How to control workflows using SQL Server Agent.
By using the system stored procedure sp_start_job in a SQL Agent job step you can start other SQL Agent jobs. The call to the other job will be asynchronous, meaning it will not wait for the other job to complete. It will just start the other job and report success. This behavior can be used to start and process multiple jobs in parallel.
However, if you do want to wait until the job finishes, some code is required.
In this demonstration, there will be a master SQL Agent job that orchestrates the execution of a number of other jobs. Some of them will be executed simultaneously; others will have dependencies to other jobs so that they will wait for another job to complete.
First, a simple database with just one table:
CREATE DATABASE SQLAgentWorkflows GO USE SQLAgentWorkflows GO CREATE TABLE dbo.Demo ( RowDateTime DATETIME2 DEFAULT(GETDATE()) NOT NULL ,JobStep VARCHAR(100) NOT NULL ) GO
My thought with this simple database / table, is to insert a row every time a SQL Agent job completes. The RowDateTime column is used to show when the row is inserted.
Next create a set of SQL Agent jobs with the following script.
The master job is called “XX_MasterJob”. It will start 5 other jobs in sequence. The first three are run asynchronously in parallel, but the second job will fail. The two last jobs will wait for some other job to complete before they continue with their “work”. The first synchronous job will wait until job 3 completes, regardless of its status. The last synchronous job will wait for job 2 to complete with success. That is, it will also fail if job 2 has failed.
Each asynchronous job will wait for a 5 second delay, so that the behavior will be more obvious.
So the result when all jobs are completed should be:
This job is the starting point for execution of the other jobs. This job will simply start the other jobs and complete with success. Run time should be 0 or perhaps 1 second.
This job will insert a row in dbo.Demo after the 5 second delay.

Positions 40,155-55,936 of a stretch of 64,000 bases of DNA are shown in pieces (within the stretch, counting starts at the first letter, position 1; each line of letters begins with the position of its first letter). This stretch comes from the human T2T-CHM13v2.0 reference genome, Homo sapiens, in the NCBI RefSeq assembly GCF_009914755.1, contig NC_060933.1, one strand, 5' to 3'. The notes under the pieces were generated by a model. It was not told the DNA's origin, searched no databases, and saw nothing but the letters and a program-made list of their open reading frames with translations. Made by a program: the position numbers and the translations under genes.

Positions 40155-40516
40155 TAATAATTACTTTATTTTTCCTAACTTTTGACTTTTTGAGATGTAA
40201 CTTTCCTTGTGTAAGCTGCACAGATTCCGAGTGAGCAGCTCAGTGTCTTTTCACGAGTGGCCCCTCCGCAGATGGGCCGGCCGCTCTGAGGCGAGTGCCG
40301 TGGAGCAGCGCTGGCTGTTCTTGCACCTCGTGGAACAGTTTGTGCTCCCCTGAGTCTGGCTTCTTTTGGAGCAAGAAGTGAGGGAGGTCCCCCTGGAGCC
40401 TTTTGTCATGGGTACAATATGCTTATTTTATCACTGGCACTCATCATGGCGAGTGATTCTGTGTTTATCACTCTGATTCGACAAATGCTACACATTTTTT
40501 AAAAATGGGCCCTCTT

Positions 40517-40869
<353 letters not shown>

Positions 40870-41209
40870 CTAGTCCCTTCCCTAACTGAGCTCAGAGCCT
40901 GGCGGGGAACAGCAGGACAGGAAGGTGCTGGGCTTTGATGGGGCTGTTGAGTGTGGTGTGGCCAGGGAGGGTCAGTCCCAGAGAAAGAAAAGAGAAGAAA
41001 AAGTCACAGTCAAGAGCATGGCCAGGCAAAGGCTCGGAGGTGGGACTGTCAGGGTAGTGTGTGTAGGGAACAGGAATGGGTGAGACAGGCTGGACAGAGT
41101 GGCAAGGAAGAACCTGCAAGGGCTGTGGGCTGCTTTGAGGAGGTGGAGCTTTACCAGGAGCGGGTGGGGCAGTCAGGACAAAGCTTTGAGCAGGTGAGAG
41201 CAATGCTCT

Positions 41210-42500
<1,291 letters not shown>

There is a T-SQL syntax error in this job, so the job will fail and never insert a row into dbo.Demo.
This job will insert a row in dbo.Demo after the 5 second delay. The row should be inserted at the same time as job XX_Subjob_Async01, since they are executed simultaneously.
This job waits until XX_Subjob_Async03 is completed. Then, a row is inserted in dbo.Demo. The row should be inserted about 5 seconds after XX_Subjob_Async03
This job waits for XX_Subjob_Async02_Will_Fail, not only to complete, but also to complete with success. A row will never be inserted into dbo.Demo.
Right click XX_MasterJob and start job at step 1. Now, if you are fast, you can see the parallel execution in the Job Activity Monitor:
The master job will probably already have finished starting the other jobs (unless you’re really fast). If you wait a while and refresh the view, all jobs will have finished. As expected two of them have failed:
In the dbo.Demo, the results should look like this:
As you can see, the master job finished first. Second are the both asynchronous jobs. They should have about the same time stamp. Lastly, the job that job that waits for XX_Subjob_Async03 to finish should be inserted about 5 seconds later. The two jobs that failed don’t appear.
The code that controls the “dependency behavior” can be seen in the two last jobs. Of course, the wait could be done in the master job as well.
To adopt the code to your environment, you need to make the following changes (based on XX_Subjob_Sync02_Waits_for_XX_Subjob_Async02_to_complete_with_success):
1. Replace the temp table name XX_Subjob_Sync02_Waits_for_XX_Subjob_Async02_to_complete_with_success with #tmp_
2. Replace the job name filter XX_Subjob_Async02_Will_Fail with the job name you want to wait for.
3. Change the ;THROW 50000, ‘The XX_Subjob_Async02_Will_Fail failed!’ to some error that makes sense to you.